The publication of Olson's chapbook, "The Long Night of Flying," could also be viewed as a prize of sorts. Sixteen Rivers Press is a nonprofit collaborative publishing group that selects just two poets per year to foster, publish and promote. Poets who are selected make a commitment to volunteer for the press for three years, the first year working with editors and designers to create their own chapbooks, then continuing on to support the press and mentor incoming writers. Olson is also one of the Palo Alto poets whose words have been immortalized on the "Poetry Wall" the city commissioned in Midtown.
But it would be safe to say there isn't so much one poetry scene in Palo Alto as there is a completely varied and diverse set of poets, each doing their own thing. "Town versus gown" is one distinction Olds says often gets made. Stanford has a rich tradition of fostering promising poets, a few of whom have gone on to gain national acclaim. Stanford's Creative Writing Program is one of the most prestigious and sought-after fellowships available to poets. Master short story writer and poet Raymond Carver was a Stegner fellow at Stanford (named for late Wallace Stegner) as was the former U.S. poet laureate Robert Pinsky.
Gunn High School also has its share of budding poets, many of whom are part of the school's slam poetry team. "Slams" are poetry competitions where poets are judged on their live performances. Slamming, for the uninitiated, is a quieter cousin of rap, if rappers were to turn off the music and go a capella. Slam poets tends to be edgier and more raw than the poets one might typically encounter in high school literary anthologies. Sex and radical politics are staples themes, but the poems performed by slammers often have a more personal, confessional, or humorous twist. The idea, ultimately, is to entertain and to earn high marks from the judges. As the first high school in Palo Alto to launch a slam team, Gunn quickly went on to win regional slam poetry competitions and has sent teams to compete in national slam competitions.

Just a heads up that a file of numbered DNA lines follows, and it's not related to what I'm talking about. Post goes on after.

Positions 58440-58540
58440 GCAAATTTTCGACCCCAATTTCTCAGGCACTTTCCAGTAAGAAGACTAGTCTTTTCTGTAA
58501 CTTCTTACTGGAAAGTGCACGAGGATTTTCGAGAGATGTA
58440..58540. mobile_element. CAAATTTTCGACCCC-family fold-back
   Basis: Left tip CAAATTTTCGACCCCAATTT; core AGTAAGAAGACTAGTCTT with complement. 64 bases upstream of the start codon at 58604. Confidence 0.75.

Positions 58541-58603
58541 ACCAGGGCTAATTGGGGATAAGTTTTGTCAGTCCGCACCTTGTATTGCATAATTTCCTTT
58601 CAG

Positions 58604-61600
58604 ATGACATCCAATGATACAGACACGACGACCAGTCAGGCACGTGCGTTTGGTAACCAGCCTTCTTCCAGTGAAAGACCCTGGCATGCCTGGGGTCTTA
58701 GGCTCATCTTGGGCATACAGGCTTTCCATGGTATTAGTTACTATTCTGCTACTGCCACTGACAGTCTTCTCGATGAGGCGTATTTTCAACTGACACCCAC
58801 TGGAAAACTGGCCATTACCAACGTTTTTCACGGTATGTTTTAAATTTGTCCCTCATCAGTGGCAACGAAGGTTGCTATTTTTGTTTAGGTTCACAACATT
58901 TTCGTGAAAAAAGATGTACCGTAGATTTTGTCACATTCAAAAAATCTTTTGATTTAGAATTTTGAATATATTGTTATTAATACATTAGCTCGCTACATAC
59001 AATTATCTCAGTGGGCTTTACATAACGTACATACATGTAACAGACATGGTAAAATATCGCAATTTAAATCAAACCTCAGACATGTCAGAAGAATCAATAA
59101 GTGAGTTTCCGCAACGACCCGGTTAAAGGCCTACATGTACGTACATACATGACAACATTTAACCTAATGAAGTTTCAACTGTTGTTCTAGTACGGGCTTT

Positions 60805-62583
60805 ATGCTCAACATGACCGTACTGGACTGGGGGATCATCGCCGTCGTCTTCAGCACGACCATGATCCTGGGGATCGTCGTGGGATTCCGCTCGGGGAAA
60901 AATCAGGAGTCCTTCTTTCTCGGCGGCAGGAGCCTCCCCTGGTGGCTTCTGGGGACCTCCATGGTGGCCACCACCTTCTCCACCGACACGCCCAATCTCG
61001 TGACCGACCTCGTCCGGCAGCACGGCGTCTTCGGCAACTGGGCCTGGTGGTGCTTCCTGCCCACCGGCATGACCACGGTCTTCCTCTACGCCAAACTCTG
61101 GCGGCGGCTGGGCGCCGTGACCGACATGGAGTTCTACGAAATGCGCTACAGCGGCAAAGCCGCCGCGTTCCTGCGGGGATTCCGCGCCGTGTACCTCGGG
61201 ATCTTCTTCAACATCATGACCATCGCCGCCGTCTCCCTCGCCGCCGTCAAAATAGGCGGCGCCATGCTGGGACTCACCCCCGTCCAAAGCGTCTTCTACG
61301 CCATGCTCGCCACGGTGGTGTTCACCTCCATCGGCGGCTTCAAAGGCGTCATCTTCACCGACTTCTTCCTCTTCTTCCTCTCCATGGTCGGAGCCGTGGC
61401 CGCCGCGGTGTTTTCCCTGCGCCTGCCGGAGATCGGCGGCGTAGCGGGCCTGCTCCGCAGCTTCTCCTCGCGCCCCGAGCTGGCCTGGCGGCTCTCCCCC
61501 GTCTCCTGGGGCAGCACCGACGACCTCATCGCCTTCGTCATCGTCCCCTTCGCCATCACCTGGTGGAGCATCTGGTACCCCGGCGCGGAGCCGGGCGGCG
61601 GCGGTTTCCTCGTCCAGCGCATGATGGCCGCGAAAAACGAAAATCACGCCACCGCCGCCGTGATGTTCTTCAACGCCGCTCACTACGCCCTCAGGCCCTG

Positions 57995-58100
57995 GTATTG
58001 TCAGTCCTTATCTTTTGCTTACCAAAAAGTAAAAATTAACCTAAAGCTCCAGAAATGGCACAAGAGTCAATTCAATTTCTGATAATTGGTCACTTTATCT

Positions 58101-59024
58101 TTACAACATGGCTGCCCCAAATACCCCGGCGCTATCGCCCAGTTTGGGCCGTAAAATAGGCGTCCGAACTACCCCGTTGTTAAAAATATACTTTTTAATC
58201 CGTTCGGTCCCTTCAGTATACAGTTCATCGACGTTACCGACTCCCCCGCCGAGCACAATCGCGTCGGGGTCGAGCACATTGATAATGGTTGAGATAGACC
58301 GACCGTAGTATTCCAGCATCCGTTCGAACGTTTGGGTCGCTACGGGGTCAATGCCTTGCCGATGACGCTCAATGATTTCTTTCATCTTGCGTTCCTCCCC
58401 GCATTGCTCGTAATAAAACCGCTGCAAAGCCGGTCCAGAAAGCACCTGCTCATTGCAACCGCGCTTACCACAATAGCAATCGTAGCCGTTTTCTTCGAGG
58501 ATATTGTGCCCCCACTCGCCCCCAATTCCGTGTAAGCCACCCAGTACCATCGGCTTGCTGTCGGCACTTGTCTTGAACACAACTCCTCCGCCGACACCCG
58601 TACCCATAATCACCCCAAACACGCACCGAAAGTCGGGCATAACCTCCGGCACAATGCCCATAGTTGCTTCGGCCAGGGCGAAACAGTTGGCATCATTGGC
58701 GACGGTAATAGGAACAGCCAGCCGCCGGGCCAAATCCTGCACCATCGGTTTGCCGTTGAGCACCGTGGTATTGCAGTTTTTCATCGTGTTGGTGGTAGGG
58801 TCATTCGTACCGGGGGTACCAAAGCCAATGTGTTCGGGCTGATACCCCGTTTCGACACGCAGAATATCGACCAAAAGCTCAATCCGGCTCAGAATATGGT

Back at Art21, Olson mingled with longtime friends and supporters, as they depleted double-sized bottles of red wine and munched on brie and crackers, winding up the event for the evening. But a look up ahead on the gallery's calendar showed the slammers would be up shortly, making their way to the gallery in early July.
The poetry calendar for Art21 Studio can be found at http://www.art21.us/index.htm
Sharon Olds and Murray Stevenson will be reading from their chapbooks at Kepler's BookstoreÝin Menlo Park on Tuesday, August 29, at 7:30 p.m.